I'm running Retrospect 8.1.622 on an OS-X 10.5.8 Server with Intel Quad-Core Nehalem 2.93GHz and also getting very slow backups of the remote workstations (both Mac and Windows). It appears to deteriorate as the backup progresses. The network is all 1000T and during the slowdown the CPU and disk activity of both the Server and Client machines are very low. I ran a TCPDUMP from the server which appears to indicate network problems. Here's a partial dump, perhaps someone who is more conversant with this can shed some light but to me the incorrect checksums raise a red flag. In this dump, IP 192.168.56.10 is the client and 192.168.56.11 is the server and the one that is running the TCPDUMP. ----------------- 09:58:37.637331 IP (tos 0x0, ttl 64, id 45432, offset 0, flags [none], proto TCP (6), length 52) 192.168.56.11.64043 > 192.168.56.10.dantz: ., cksum 0xf18c (incorrect (-> 0xc751), ack 721161 win 30964 09:58:37.637954 IP (tos 0x0, ttl 128, id 38367, offset 0, flags [DF], proto TCP (6), length 1500) 192.168.56.10.dantz > 192.168.56.11.64043: . 721161:722609(1448) ack 0 win 65535 09:58:37.637956 IP (tos 0x0, ttl 128, id 38368, offset 0, flags [DF], proto TCP (6), length 1500) 192.168.56.10.dantz > 192.168.56.11.64043: . 722609:724057(1448) ack 0 win 65535 09:58:37.637956 IP (tos 0x0, ttl 128, id 38369, offset 0, flags [DF], proto TCP (6), length 1500) 192.168.56.10.dantz > 192.168.56.11.64043: P 724057:725505(1448) ack 0 win 65535 09:58:37.637957 IP (tos 0x0, ttl 128, id 38370, offset 0, flags [DF], proto TCP (6), length 1500) 192.168.56.10.dantz > 192.168.56.11.64043: . 725505:726953(1448) ack 0 win 65535 09:58:37.637958 IP (tos 0x0, ttl 128, id 38371, offset 0, flags [DF], proto TCP (6), length 1500) 192.168.56.10.dantz > 192.168.56.11.64043: . 726953:728401(1448) ack 0 win 65535 09:58:37.637959 IP (tos 0x0, ttl 128, id 38372, offset 0, flags [DF], proto TCP (6), length 1500) 192.168.56.10.dantz > 192.168.56.11.64043: P 728401:729849(1448) ack 0 win 65535 09:58:37.637960 IP (tos 0x0, ttl 128, id 38373, offset 0, flags [DF], proto TCP (6), length 1500) 192.168.56.10.dantz > 192.168.56.11.64043: . 729849:731297(1448) ack 0 win 65535 09:58:37.637961 IP (tos 0x0, ttl 128, id 38374, offset 0, flags [DF], proto TCP (6), length 1500) 192.168.56.10.dantz > 192.168.56.11.64043: . 731297:732745(1448) ack 0 win 65535 09:58:37.637962 IP (tos 0x0, ttl 128, id 38375, offset 0, flags [DF], proto TCP (6), length 756) 192.168.56.10.dantz > 192.168.56.11.64043: P 732745:733449(704) ack 0 win 65535 09:58:37.637985 IP (tos 0x0, ttl 64, id 10345, offset 0, flags [none], proto TCP (6), length 52) 192.168.56.11.64043 > 192.168.56.10.dantz: ., cksum 0xf18c (incorrect (-> 0xb87a), ack 724057 win 31856 09:58:37.637990 IP (tos 0x0, ttl 64, id 31600, offset 0, flags [none], proto TCP (6), length 52) 192.168.56.11.64043 > 192.168.56.10.dantz: ., cksum 0xf18c (incorrect (-> 0xb5a6), ack 725505 win 31132 09:58:37.637994 IP (tos 0x0, ttl 64, id 53013, offset 0, flags [none], proto TCP (6), length 52) 192.168.56.11.64043 > 192.168.56.10.dantz: ., cksum 0xf18c (incorrect (-> 0xaffe), ack 728401 win 29684 09:58:37.637998 IP (tos 0x0, ttl 64, id 4178, offset 0, flags [none], proto TCP (6), length 52) 192.168.56.11.64043 > 192.168.56.10.dantz: ., cksum 0xf18c (incorrect (-> 0xad2a), ack 729849 win 28960 09:58:37.638001 IP (tos 0x0, ttl 64, id 45415, offset 0, flags [none], proto TCP (6), length 52) 192.168.56.11.64043 > 192.168.56.10.dantz: ., cksum 0xf18c (incorrect (-> 0xa782), ack 732745 win 27512 09:58:37.638004 IP (tos 0x0, ttl 64, id 30833, offset 0, flags [none], proto TCP (6), length 52) 192.168.56.11.64043 > 192.168.56.10.dantz: ., cksum 0xf18c (incorrect (-> 0xa622), ack 733449 win 27160 09:58:37.638472 IP (tos 0x0, ttl 128, id 38376, offset 0, flags [DF], proto TCP (6), length 1500) 192.168.56.10.dantz > 192.168.56.11.64043: . 733449:734897(1448) ack 0 win 65535 09:58:37.638473 IP (tos 0x0, ttl 128, id 38377, offset 0, flags [DF], proto TCP (6), length 1500) 192.168.56.10.dantz > 192.168.56.11.64043: . 734897:736345(1448) ack 0 win 65535 09:58:37.638473 IP (tos 0x0, ttl 128, id 38378, offset 0, flags [DF], proto TCP (6), length 1252) 192.168.56.10.dantz > 192.168.56.11.64043: P 736345:737545(1200) ack 0 win 65535 09:58:37.638482 IP (tos 0x0, ttl 64, id 15641, offset 0, flags [none], proto TCP (6), length 52) 192.168.56.11.64043 > 192.168.56.10.dantz: ., cksum 0xf18c (incorrect (-> 0xa07a), ack 736345 win 25712 09:58:37.638485 IP (tos 0x0, ttl 64, id 36172, offset 0, flags [none], proto TCP (6), length 52) 192.168.56.11.64043 > 192.168.56.10.dantz: ., cksum 0xf18c (incorrect (-> 0x9e22), ack 737545 win 25112 09:58:37.638722 IP (tos 0x0, ttl 128, id 38379, offset 0, flags [DF], proto TCP (6), length 1500) 192.168.56.10.dantz > 192.168.56.11.64043: . 737545:738993(1448) ack 0 win 65535 09:58:37.638723 IP (tos 0x0, ttl 128, id 38380, offset 0, flags [DF], proto TCP (6), length 1500) 192.168.56.10.dantz > 192.168.56.11.64043: . 738993:740441(1448) ack 0 win 65535 09:58:37.638724 IP (tos 0x0, ttl 128, id 38381, offset 0, flags [DF], proto TCP (6), length 1252) 192.168.56.10.dantz > 192.168.56.11.64043: P 740441:741641(1200) ack 0 win 65535 09:58:37.638724 IP (tos 0x0, ttl 128, id 38382, offset 0, flags [DF], proto TCP (6), length 1500) 192.168.56.10.dantz > 192.168.56.11.64043: . 741641:743089(1448) ack 0 win 65535 09:58:37.638725 IP (tos 0x0, ttl 128, id 38383, offset 0, flags [DF], proto TCP (6), length 1500) 192.168.56.10.dantz > 192.168.56.11.64043: . 743089:744537(1448) ack 0 win 65535 09:58:37.638726 IP (tos 0x0, ttl 128, id 38384, offset 0, flags [DF], proto TCP (6), length 1252) 192.168.56.10.dantz > 192.168.56.11.64043: P 744537:745737(1200) ack 0 win 65535 09:58:37.638734 IP (tos 0x0, ttl 64, id 5401, offset 0, flags [none], proto TCP (6), length 52) 192.168.56.11.64043 > 192.168.56.10.dantz: ., cksum 0xf18c (incorrect (-> 0x987a), ack 740441 win 23664 09:58:37.638738 IP (tos 0x0, ttl 64, id 21821, offset 0, flags [none], proto TCP (6), length 52) 192.168.56.11.64043 > 192.168.56.10.dantz: ., cksum 0xf18c (incorrect (-> 0x9622), ack 741641 win 23064 09:58:37.638742 IP (tos 0x0, ttl 64, id 36415, offset 0, flags [none], proto TCP (6), length 52) 192.168.56.11.64043 > 192.168.56.10.dantz: ., cksum 0xf18c (incorrect (-> 0x907a), ack 744537 win 21616 09:58:37.638744 IP (tos 0x0, ttl 64, id 43277, offset 0, flags [none], proto TCP (6), length 52) 192.168.56.11.64043 > 192.168.56.10.dantz: ., cksum 0xf18c (incorrect (-> 0x8e22), ack 745737 win 21016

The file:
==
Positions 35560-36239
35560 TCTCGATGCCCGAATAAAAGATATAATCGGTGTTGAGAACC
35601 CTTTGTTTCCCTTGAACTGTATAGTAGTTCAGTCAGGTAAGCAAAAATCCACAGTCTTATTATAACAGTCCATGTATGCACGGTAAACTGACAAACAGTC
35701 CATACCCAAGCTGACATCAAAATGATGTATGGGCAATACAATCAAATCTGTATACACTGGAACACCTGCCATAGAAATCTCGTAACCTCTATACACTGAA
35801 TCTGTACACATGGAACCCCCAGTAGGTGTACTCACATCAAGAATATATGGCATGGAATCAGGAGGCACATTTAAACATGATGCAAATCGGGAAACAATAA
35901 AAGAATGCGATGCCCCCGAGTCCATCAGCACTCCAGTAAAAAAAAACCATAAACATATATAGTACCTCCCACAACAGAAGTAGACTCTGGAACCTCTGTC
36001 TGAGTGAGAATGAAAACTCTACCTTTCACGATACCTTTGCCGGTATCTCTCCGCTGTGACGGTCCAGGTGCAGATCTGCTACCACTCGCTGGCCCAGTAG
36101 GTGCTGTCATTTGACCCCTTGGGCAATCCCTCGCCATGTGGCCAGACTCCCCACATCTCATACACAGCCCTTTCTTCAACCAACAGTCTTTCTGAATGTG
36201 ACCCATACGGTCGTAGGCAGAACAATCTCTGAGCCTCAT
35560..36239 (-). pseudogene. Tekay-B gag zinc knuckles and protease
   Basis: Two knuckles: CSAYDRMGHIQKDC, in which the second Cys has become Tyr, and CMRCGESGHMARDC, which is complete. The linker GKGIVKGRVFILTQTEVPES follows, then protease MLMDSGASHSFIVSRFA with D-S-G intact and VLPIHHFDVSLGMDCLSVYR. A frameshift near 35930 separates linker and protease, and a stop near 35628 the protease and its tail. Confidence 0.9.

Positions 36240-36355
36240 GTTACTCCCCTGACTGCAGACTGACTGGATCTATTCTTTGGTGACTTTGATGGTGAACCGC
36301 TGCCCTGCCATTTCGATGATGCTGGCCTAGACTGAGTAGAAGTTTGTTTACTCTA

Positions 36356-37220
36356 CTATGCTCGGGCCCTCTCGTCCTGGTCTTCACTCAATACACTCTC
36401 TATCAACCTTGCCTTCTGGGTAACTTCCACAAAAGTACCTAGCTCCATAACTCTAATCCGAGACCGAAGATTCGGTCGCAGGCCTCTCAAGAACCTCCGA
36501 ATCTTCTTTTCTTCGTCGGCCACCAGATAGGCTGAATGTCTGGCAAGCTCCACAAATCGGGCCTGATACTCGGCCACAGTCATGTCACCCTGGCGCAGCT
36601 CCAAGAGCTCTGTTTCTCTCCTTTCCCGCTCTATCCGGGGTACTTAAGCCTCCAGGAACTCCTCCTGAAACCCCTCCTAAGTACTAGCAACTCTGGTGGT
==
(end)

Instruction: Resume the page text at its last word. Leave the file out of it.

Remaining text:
13. I tried completely rebuilding the catalog, no joy (took 5 days). I then erased the catalog and started over. It gets a few tapes in and then fails with the same elem16.c-687 error. I tried reverting back to 6.1.126 and starting over, same problem. The primary change here is that both the Retrospect Server and clients are now on 10.4.11 and also one of the clients is upgraded to iLife '08. I am stuck at this point.
  14. I encountered the same problem after upgrading from Tiger OS-X Server 10.4.9 to 10.4.11. This was without installing 6.1.138. I installed that hoping it would fix the problem but no luck. Sometimes it fails when backing up the local server volumes, sometimes when backing up remote machines. No solution so far. New media would be a last resort since I am into 14 AIT-3 tapes at about $50 each.
  15. Tape drive works fine with built-in 400 or 800 ports. I just bought a LaCie d2 DVD-RW and tried connecting it to the DuoConnect and it has a similar problem (it too works fine with the built-in ports). I tried using Disk Copy to create an image of a DVD with the drive connected to the DuoConnect. It struggled for about 6 hours to read the DVD. Most of the time the activity light was off. It seemed to make it through the entire DVD, but it took probably 30 times longer than if I had read it via the built-in DVD drive which is actually a slower drive. It looks like there is something wrong with OS-X 10.3.9's drivers with respect to this card. I'm going to try upgrading to OS-X Server 10.4 and see if things improve.
×